Academics and Ted Talk-goers alike love a good brainstorm. The thought is this: Get a lot of smart people together to hash out new ideas, and surely, all that cerebral electricity is bound spark an idea that no one’s had the gumption to try — at least not yet.
It’s in this same spirit that Broadcom hosts a Technical Conference near its Irvine, Calif., headquarters. The company gathers up its top engineers from around the world for a two-day-long series of lectures that culminate in awards recognizing the best and the brightest contributors, inventors and innovators among its ranks.
More than just a corporate retreat, in some ways the Technical Conference is a nod to Broadcom Co-founder, Chairman and Chief Technical Officer Henry Samueli’s academic roots. A Ph.D. and former University of California, Los Angeles, electrical engineering professor, Samueli — who started Broadcom more than 20 years ago — values higher education and the edge new thinking brings to Broadcom’s engineers.
With blue sky discussion topics such as “The Future of Wi-Fi” and “Hardware without Hardware,” and more earth-bound ones such as “High Performance Switch Silicon for Evolving Data Center Fabrics,” the annual event is sure to inspire Broadcom’s engineers anew.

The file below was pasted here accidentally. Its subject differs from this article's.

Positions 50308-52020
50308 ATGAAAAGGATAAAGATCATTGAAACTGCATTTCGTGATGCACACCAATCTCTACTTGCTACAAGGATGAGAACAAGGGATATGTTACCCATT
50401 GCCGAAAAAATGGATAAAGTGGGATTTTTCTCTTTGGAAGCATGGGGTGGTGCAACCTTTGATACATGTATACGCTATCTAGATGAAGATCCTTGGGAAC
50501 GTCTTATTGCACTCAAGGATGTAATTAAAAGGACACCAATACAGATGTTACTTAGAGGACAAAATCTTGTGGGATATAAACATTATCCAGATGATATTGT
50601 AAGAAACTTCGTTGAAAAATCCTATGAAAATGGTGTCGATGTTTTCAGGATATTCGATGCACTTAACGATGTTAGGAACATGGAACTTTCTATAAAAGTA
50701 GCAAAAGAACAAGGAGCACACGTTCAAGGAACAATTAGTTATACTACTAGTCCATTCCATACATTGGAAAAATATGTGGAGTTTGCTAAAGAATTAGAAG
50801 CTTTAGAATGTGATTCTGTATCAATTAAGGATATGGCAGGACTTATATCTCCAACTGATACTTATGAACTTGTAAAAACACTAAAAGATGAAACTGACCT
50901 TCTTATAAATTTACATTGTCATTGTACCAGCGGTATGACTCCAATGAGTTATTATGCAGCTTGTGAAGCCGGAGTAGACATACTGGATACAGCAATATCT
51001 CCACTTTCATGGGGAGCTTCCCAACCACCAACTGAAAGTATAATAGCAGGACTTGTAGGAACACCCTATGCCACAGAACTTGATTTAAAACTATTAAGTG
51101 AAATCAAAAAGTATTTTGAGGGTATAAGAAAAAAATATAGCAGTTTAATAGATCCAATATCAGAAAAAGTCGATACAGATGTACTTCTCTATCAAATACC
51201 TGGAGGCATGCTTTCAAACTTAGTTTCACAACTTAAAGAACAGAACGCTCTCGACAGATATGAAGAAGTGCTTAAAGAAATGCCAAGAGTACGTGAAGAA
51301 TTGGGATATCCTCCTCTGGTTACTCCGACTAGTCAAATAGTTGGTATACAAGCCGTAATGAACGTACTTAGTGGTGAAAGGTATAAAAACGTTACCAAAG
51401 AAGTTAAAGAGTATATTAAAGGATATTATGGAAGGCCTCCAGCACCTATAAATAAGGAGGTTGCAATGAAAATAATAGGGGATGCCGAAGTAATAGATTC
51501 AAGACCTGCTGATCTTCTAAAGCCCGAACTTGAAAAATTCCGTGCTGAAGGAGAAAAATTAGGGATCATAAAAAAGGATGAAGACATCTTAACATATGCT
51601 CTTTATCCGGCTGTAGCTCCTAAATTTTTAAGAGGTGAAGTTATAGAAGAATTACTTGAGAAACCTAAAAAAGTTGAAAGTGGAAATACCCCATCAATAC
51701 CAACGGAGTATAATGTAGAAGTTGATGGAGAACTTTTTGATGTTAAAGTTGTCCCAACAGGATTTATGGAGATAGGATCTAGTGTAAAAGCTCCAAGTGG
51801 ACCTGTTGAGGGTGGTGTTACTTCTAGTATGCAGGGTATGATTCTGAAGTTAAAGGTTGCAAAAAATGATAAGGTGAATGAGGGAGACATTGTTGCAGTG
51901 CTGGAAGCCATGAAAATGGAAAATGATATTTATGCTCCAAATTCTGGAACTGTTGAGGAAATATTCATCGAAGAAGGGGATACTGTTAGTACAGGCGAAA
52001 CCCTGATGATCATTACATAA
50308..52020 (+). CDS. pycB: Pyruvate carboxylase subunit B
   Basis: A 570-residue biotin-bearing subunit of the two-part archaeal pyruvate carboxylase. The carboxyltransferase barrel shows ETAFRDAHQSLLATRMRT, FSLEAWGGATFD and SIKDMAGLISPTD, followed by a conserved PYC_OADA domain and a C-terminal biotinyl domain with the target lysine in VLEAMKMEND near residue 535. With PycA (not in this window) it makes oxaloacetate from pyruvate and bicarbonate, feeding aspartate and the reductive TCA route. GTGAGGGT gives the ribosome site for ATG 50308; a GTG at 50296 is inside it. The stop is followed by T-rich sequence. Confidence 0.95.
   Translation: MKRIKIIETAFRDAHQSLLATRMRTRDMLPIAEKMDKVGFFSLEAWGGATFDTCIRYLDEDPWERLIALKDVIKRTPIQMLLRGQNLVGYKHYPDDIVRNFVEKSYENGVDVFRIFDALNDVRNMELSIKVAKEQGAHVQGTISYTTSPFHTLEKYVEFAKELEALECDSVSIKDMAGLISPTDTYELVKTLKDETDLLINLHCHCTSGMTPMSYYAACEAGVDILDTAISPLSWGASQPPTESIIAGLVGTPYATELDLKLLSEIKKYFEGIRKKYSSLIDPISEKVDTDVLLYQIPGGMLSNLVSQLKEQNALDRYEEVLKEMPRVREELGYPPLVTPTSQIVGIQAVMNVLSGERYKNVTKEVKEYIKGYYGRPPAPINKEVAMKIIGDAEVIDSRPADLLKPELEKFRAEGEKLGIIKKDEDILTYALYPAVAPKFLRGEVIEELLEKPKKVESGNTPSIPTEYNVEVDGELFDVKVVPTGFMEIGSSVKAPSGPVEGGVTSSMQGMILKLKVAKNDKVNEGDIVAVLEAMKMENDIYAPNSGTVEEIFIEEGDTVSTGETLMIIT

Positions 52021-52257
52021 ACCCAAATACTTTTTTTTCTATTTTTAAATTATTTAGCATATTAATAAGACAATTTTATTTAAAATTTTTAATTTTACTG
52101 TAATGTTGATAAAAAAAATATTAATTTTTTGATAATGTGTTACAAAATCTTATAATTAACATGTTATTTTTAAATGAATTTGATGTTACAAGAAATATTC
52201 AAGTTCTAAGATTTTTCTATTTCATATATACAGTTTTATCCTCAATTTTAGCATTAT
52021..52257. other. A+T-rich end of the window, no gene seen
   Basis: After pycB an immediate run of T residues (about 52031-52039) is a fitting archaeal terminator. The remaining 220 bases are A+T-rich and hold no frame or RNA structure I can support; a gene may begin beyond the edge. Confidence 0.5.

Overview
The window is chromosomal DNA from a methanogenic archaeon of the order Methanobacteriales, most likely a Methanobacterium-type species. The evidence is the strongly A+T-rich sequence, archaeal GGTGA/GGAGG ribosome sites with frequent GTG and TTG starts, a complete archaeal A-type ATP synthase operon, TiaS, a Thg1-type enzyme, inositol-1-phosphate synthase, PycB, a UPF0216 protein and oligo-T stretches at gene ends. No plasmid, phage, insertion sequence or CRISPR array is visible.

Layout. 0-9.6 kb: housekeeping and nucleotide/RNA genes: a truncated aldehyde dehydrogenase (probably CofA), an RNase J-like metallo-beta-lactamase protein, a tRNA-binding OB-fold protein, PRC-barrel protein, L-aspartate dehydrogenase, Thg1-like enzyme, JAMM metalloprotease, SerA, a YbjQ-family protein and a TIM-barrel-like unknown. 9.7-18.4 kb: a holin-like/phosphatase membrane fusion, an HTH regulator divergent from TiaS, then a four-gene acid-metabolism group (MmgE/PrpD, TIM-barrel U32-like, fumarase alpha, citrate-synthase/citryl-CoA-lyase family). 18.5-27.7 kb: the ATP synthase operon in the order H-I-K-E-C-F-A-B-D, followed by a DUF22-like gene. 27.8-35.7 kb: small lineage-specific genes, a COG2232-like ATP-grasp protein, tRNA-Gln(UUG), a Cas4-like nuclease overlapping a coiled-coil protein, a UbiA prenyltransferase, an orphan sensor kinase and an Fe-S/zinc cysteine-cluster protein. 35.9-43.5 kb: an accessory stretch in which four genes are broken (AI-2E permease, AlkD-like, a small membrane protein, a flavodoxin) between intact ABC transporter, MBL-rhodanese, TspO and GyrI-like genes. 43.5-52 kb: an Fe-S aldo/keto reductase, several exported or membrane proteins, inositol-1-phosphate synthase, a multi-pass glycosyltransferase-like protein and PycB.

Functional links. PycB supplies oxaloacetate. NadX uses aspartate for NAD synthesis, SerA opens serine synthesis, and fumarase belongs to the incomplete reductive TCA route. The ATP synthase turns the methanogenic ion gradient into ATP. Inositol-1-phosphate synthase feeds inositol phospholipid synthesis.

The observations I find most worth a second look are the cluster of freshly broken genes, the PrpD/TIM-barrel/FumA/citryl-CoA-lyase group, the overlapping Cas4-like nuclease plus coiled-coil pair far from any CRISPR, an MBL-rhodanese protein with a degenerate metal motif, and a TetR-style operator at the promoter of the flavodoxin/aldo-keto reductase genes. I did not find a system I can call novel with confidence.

The Technical Conference will feature a core program that supports the continuing education of future engineers, the Broadcom Foundation University Research Competition, which aims to showcase engineering research that will impact society at large.
The Foundation hosts a dozen graduate-level engineering students from prestigious universities across the globe — some hail from as far as Tel Aviv University in Israel and others, closer to home — to present their research to experts at Broadcom and compete for cash prizes. The competitors are picked from the universities that receive unrestricted research gifts from the Broadcom Foundation.
“They are pushing the boundaries of research and it’s exciting to see where we could be somewhere in the future,” said David Garrett, associate technical director, DSP Microelectronics in the office of the CTO at Broadcom.
The students are given a few minutes onstage to give their “elevator pitch” and then will be judged by conference attendees on a set of criteria that gauges their technological prowess and communications skills. On June 6, the Broadcom Foundation is awarding the first prize winner with $10,000, the second prize winner with $5,000 and the third prize winner with $2,500 to continue their research.
According to Broadcom’s Garrett, who sits on the selection committee for the Broadcom Foundation University Research Competition, the engineers get as much out of the event as the students do.
“We are very technically focused – that’s the way that you win in this market,” he said. “This is a way to be involved with the research community and see the ideas coming five years down the road. And it encourages us to consider the innovative work and push that enthusiasm back into our own roles.”
The Technical Conference is set to wrap up with a gala event where Samueli will unveil Broadcom’s most prestigious honor to a select fellowship of engineers who have demonstrated tremendous expertise, leadership, and creativity in furthering the company’s technical legacy.
Stay tuned on the blog for more stories and photos from this year’s Technical Conference and University Research Competition, and for the unveiling of Broadcom’s engineering honorees.